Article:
The big show: British cinema culture in the Great War 1914-1918

Michael Hammond,
The big show: British cinema culture in the Great War 1914-1918.
Exeter: University of Exeter Press, 2006.
ISBN: 0 85989 758 3
£45 (hb)
(Review copy supplied by University of Exeter Press)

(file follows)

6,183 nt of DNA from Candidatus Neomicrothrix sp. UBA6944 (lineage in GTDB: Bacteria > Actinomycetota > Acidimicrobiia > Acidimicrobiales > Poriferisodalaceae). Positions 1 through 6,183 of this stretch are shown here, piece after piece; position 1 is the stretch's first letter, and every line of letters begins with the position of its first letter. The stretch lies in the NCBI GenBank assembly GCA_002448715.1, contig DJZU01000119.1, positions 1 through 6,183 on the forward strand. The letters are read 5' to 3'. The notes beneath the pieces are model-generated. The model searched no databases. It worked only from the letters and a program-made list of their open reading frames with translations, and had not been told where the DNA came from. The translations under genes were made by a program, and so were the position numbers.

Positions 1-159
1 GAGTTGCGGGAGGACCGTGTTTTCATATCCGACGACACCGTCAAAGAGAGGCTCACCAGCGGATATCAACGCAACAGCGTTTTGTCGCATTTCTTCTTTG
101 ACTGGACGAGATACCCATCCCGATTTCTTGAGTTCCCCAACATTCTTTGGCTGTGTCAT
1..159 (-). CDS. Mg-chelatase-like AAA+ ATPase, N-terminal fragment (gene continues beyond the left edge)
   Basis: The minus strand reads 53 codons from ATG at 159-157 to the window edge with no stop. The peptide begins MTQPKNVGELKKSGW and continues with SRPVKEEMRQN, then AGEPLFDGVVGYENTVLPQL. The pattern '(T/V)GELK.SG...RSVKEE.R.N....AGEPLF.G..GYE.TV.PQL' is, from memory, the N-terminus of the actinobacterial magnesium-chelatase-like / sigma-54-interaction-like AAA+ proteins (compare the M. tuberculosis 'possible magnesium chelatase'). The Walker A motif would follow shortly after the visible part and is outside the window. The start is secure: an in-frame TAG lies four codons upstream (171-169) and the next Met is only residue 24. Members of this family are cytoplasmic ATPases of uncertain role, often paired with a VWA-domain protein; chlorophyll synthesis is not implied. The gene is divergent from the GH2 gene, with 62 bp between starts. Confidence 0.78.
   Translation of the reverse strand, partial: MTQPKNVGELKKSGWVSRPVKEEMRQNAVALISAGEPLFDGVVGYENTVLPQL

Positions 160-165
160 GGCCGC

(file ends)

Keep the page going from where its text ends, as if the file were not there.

While film studies has traditionally been grounded in textual analysis, it continues to try out models for incorporating context and reception in its accounts of meaning production. Post-structuralism disputed the adequacy of textual structures alone, seeing films as sets of instructions needing subjects to complete them. While this gestured in the direction of audiences, there was still an overwhelming gulf between subjects of textuality and real historical people. The transaction between audience and film was still heavily weighted in favour of the text, which positioned subjects in a highly deterministic fashion. To the extent that these determinations were based on psychoanalytic theory, they were also open to charges of ahistoricism (as well as an increasing scepticism about the psychoanalytic project).